In this situation, Mahat has to confront an additional demand to increase the budgetary allocation for electoral constituencies. The majority has the same voice—they distrust development entities in their way of allocating resources for the cause of people, and wish to hold on to the strings of the purse. One of the duties of lawmakers in Parliament is to point out irregularities and misuses of resources to ensure the proper utilisation of scarce resources in a bid to enhance citizens’ well-being. If all of them are in positions to mobilise funds from public coffers, who will remain on the floor to oversee alleged misappropriations of funds through the Audit Committee?
The circumstances are quite challenging for someone who has taken over the reins of the economy. On the one hand, any opposition to extravagant demands may not go down well with those who want it. On the other, surrendering to their demands may put a dent in the credibility earned by Mahat through his long experience in budget allocation and his academic credentials. More decisiveness in government policy formation can be expected but pressures from all sides to deliver and match their expectation do not make for an easy task. So the time has come to muster enough courage to take tough decisions in the interest of the nation.
Private sector consumption has contributed to increased revenue, which is scarcely channeled into the investment sector. Very recently, it was proudly
publicised that the size of the budget has increased by a hundred-fold during the last quarter century. While the government has been praising the increased size of the budget, how and where it has been spent has hardly been a matter for inquisition, even for economic policymakers and those concerned.
The share of capital and recurrent expenditure in the total budget was 56 and 44 percent respectively in Mahat’s maiden budget in the Fiscal Year (FY) 1996/97. It gradually eroded to 19 and 81 percent in the FY 2013/14, loosening the purse strings for recurrent expenditure. Turning around the course of budget allocation will take time. Like the steering of a ship, if we wish to change the direction, the ground works to avert any accident have to be completed early.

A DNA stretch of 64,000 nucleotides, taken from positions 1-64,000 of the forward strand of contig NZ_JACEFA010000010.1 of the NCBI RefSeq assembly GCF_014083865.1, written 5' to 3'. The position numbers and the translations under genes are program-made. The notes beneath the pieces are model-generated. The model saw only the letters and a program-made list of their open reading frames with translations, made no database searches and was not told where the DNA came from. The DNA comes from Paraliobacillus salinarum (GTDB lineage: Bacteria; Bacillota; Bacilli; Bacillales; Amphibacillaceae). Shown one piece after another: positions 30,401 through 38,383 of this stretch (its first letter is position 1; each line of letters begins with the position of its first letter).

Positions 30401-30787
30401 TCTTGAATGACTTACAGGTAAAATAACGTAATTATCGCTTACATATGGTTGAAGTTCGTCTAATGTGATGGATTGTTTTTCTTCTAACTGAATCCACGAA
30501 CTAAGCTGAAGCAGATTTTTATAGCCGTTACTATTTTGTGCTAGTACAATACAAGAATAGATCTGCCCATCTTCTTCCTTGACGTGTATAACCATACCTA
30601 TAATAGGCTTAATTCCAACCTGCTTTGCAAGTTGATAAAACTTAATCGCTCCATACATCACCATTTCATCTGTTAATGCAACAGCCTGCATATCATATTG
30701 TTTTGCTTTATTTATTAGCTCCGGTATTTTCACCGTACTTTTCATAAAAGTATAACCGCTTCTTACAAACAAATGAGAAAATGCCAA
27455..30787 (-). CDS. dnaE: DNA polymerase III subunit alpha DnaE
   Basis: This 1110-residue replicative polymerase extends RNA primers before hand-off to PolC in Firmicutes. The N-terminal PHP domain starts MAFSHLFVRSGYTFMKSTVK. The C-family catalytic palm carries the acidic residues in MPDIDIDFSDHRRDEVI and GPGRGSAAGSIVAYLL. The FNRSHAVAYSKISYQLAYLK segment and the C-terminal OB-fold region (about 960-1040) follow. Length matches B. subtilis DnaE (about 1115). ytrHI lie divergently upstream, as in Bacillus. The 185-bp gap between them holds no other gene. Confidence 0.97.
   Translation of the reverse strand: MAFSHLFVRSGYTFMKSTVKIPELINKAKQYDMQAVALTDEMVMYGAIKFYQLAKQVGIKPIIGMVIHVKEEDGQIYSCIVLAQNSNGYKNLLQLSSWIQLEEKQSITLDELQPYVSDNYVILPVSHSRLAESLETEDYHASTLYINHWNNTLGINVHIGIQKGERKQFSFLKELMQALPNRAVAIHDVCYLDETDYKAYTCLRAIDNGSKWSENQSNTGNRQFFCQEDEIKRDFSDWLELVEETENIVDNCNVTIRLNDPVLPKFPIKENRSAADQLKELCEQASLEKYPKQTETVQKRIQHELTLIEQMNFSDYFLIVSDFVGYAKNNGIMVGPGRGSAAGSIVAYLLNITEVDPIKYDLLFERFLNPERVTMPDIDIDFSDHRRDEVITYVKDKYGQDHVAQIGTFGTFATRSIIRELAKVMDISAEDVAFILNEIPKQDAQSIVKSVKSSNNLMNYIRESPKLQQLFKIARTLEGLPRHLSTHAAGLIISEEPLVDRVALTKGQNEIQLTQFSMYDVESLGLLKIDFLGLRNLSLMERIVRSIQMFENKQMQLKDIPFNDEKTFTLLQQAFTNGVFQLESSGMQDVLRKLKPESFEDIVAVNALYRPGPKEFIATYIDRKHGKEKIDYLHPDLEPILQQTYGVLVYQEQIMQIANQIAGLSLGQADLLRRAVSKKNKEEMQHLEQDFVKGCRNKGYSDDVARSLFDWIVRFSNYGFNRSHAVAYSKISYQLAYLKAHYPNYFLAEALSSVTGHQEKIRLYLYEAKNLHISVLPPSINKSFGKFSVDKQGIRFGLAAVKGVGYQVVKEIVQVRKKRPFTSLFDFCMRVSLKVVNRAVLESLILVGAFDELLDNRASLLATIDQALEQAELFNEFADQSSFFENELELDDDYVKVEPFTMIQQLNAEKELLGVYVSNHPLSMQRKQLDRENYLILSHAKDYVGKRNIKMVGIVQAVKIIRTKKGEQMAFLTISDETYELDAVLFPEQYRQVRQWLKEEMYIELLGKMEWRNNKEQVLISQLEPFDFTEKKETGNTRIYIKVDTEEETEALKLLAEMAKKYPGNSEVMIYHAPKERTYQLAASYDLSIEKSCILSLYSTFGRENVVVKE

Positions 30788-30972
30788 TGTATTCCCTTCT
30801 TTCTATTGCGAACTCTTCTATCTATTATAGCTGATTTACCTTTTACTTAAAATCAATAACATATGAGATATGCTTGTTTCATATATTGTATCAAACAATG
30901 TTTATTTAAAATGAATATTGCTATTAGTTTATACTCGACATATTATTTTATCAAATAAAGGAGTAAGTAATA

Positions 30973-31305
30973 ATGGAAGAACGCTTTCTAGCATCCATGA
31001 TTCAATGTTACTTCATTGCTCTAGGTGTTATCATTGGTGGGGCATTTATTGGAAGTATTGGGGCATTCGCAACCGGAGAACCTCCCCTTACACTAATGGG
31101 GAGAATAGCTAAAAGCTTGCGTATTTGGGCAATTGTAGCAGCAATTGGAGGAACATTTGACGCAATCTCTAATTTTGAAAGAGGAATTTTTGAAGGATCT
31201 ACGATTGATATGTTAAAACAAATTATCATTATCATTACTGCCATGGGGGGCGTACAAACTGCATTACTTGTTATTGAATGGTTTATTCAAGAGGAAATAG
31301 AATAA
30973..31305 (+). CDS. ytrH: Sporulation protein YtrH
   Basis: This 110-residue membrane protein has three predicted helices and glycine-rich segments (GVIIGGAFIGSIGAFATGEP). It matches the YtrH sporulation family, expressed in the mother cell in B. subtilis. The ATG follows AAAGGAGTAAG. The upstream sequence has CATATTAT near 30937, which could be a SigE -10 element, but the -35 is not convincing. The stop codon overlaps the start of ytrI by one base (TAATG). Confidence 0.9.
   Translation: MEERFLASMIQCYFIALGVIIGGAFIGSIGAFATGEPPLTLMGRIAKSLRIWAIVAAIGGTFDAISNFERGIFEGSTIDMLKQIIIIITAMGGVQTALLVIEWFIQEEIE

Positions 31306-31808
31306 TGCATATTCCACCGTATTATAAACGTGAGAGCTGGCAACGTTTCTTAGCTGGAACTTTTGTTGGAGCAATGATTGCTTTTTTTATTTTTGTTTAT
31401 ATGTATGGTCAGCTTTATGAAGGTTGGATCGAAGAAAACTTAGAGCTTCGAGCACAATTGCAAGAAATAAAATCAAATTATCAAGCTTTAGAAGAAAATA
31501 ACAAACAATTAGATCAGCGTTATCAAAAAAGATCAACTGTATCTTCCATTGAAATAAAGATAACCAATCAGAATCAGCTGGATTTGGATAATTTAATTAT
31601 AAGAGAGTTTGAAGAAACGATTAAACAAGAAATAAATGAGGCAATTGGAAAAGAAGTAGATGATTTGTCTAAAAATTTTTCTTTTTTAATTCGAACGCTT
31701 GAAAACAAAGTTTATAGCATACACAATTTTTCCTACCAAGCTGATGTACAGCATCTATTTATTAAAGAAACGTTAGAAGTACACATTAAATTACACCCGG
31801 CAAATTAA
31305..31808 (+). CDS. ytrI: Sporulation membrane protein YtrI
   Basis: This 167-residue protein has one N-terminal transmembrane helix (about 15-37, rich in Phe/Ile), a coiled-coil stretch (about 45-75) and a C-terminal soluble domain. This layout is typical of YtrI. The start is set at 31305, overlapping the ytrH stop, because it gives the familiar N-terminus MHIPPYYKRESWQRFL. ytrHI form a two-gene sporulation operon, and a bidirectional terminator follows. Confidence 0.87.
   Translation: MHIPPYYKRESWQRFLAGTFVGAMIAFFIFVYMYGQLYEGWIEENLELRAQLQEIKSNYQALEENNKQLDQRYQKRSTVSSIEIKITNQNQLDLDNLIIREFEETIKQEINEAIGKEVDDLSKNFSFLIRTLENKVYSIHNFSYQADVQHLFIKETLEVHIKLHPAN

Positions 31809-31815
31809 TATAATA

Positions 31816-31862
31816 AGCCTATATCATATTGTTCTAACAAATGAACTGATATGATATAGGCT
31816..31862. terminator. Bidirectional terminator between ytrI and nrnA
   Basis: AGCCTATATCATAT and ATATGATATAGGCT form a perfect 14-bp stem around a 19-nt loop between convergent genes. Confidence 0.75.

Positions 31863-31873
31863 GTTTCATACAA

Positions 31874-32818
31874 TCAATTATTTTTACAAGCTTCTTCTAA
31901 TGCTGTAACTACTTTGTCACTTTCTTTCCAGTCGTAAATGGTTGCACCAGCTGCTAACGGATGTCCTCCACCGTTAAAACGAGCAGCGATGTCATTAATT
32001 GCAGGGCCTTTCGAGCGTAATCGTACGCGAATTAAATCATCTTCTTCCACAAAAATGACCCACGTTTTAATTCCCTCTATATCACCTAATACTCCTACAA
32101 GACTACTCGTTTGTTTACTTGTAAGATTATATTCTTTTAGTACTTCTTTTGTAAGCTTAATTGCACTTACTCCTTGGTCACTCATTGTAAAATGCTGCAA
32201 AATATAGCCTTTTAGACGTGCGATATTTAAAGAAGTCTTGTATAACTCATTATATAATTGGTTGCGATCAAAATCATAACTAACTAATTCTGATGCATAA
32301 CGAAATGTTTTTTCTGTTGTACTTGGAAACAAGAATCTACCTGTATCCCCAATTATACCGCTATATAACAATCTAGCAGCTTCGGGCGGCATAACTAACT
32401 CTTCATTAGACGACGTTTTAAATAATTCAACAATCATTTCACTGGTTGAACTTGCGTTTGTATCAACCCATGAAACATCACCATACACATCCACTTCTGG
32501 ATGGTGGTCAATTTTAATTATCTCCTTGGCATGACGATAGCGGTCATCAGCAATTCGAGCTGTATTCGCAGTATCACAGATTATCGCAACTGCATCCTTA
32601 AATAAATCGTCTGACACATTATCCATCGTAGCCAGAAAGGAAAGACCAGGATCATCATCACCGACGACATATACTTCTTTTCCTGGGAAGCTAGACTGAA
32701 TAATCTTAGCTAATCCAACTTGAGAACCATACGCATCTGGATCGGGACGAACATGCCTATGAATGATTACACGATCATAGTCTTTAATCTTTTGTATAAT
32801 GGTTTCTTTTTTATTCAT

Aim for growth
When the poor people have paid taxes on the purchase of clothes and a pinch of sugar, the government cannot escape its obligation of providing social entitlements whether in the name of populism or the persuasion of conservative politics led by powerful corporate interests. The needy should get a decent share of the treasury, though they are disorganised.
The country has to change its approach of relying too much on remittance. Though there is less room to maneuver, a failure to take advantage of increased budgetary resources to pursue reforms aimed at growth and committed to fiscal consolidations will have long-term detrimental effects on the entire economy. Shifting the policy focus from consumption to investment and broadening the government’s narrow tax base with increased allocation to the social sector to meet critical human needs can help social and physical capital formation to lead the country on a growth trajectory.
- Poudel is under secretary at the Ministry of Finance. Views expressed are personal
Published: 11-07-2014 09:09